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The Jewish comm…

The Jewish community will only be considered a serious partner in campus discussions about the Israeli-Palestinian conflict once we demonstrate our commitment to making the necessary sacrifices for peace. If we can back up our rhetoric with serious action and sustained political engagement to achieve a two-state solution, hopefully we will empower pragmatic moderates on the other side to do the same.

Shayna Howitt and Zoe Lewin, “Frustration, but with Hope,” The Jewish Journal (31 May – 6 June 2013), 26.

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Yom HaShoah and Yom Ha’Atzmaut’s Timing Seems Like Shiva

There are seven days between Yom HaShoah and Yom Ha’Atzmaut. It is as if the entire country sits shiva, mourning the tragedy of the Holocaust, then rises to be comforted by the existence of the State of Israel. While the pairing of the Holocaust and Israeli independence has its historical problems, for me it remains a powerful narrative, one that has imprinted itself in my own family history.

Rabbi Mishael Zion, “Israel at 65: Celebrating is Not Enough”, The Jewish Week (12 April 2013), 23.

“All Zionists agree also that an undivided Jerusalem must remain Israel’s capital”

All Zionists agree also that an undivided Jerusalem must remain Israel’s capital. This is a matter of intense importance, not only to Israel and its supporters, but to humanity as a whole. During the nineteen years that Jordan occupied East Jerusalem, thirty-four of the thirty-five synagogues in the Jewish Quarter were contemptuously blasted into dusty rubble. Thirty-eight thousand Jewish graves on the Mount of Olives were wantonly destroyed; many tombstones were used to pave Jordanian army latrines. Even Christians residing in Israel weren’t not allowed to visit their shrines in the Old City.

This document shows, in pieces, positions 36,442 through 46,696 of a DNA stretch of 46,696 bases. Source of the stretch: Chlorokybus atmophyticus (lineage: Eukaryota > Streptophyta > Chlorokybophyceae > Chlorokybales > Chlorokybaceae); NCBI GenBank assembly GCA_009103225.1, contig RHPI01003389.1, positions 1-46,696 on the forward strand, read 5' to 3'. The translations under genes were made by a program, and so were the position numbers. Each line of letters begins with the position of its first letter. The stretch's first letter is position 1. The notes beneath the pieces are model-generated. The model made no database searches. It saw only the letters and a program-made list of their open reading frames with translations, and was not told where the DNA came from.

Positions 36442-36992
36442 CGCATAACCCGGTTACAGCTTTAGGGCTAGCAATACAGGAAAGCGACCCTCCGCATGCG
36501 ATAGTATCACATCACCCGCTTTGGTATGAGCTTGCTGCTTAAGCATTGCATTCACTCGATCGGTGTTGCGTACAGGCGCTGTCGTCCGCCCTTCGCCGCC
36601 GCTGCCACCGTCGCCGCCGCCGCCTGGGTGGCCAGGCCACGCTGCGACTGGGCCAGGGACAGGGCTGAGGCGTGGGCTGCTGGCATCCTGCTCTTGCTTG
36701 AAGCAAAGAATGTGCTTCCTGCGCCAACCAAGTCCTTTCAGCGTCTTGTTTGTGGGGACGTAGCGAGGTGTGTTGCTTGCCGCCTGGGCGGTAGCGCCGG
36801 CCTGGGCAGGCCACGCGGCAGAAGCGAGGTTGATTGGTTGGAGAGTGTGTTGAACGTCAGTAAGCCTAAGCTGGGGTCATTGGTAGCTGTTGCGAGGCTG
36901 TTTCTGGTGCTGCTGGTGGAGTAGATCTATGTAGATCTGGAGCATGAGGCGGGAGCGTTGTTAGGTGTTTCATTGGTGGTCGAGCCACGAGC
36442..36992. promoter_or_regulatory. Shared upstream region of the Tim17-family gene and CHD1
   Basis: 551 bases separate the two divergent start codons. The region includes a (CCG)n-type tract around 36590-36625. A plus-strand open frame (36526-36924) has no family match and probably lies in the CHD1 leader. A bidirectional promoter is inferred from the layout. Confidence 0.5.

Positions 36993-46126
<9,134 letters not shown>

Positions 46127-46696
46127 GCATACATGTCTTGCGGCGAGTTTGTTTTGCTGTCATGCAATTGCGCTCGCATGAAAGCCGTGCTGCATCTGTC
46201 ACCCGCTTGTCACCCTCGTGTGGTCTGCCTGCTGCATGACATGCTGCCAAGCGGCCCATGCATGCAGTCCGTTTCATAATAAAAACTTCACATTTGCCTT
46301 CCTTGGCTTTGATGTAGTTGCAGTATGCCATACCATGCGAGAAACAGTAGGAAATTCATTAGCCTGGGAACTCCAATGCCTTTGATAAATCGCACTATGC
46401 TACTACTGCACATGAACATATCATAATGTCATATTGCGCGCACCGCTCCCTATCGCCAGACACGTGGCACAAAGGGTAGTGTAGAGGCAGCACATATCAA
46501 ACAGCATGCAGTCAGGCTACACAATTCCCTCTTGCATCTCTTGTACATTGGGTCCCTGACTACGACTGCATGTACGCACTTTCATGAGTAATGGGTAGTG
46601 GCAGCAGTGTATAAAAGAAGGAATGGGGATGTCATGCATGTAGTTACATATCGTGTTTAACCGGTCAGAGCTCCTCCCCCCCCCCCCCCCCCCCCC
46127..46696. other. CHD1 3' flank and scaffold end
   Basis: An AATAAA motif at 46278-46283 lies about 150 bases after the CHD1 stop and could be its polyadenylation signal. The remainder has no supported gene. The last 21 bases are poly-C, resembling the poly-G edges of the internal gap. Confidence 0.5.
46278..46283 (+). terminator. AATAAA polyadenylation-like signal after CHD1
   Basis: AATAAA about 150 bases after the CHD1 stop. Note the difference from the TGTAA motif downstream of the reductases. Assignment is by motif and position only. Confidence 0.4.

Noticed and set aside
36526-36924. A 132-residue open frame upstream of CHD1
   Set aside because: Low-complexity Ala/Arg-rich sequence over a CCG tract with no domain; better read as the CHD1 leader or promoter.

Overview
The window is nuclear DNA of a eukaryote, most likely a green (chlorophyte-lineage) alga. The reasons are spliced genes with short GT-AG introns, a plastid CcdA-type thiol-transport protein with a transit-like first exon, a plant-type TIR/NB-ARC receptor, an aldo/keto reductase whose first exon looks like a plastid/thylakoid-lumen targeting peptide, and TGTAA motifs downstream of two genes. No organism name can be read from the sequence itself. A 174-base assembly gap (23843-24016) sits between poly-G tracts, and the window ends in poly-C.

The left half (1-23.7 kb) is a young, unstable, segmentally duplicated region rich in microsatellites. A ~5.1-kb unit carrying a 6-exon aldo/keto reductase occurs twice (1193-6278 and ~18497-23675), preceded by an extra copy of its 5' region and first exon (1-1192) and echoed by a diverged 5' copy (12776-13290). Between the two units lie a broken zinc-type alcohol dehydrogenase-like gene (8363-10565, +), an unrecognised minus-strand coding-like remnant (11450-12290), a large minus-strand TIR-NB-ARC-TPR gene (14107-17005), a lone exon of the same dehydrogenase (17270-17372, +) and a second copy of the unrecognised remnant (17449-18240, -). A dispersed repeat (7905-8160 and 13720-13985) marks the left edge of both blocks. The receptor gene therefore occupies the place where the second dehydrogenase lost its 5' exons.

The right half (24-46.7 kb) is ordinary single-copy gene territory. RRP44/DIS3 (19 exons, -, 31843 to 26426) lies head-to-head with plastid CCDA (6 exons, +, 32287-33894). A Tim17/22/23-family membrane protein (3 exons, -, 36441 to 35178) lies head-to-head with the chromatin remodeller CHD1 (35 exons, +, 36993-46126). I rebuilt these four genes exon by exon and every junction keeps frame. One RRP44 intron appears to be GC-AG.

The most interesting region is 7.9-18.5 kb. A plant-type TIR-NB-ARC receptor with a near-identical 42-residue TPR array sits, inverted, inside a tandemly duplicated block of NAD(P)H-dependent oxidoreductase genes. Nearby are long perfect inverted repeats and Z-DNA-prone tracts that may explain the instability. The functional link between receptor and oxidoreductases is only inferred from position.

Roland B. Gittelsohn, Partners in Destiny: Reform Judaism and Zionism (New York: Union of American Hebrew Congregations, 1984), 10.

“To understand Zionism in anything more than a superficial sense, we need to examine its indigenous origins in Jewish tradition”

To describe Zionism purely as a modern, socio-political phenomenon makes about as much sense as to explain my career entirely in terms of events since the day I was ordained a rabbi, as if my genetic heritage, my childhood and adolescence, my undergraduate studies and extracurricular activities had nothing to do with making me what I am today.

 

Of course there have been external tendencies and trends which have helped shape the nature of Zionism, among them Emancipation, Enlightenment, massive anti-Semitism, and the burgeoning of nationalism throughout the world during the nineteenth and twentieth centuries. But these have been like the winds and rains which influence the ultimate growth of a tree. Without seeds and roots, wind and rain would produce only gullies, not living organisms. To understand Zionism in anything more than a superficial sense, we need to examine its indigenous origins in Jewish tradition.

Roland B. Gittelsohn, Partners in Destiny: Reform Judaism and Zionism (New York: Union of American Hebrew Congregations, 1984), 1.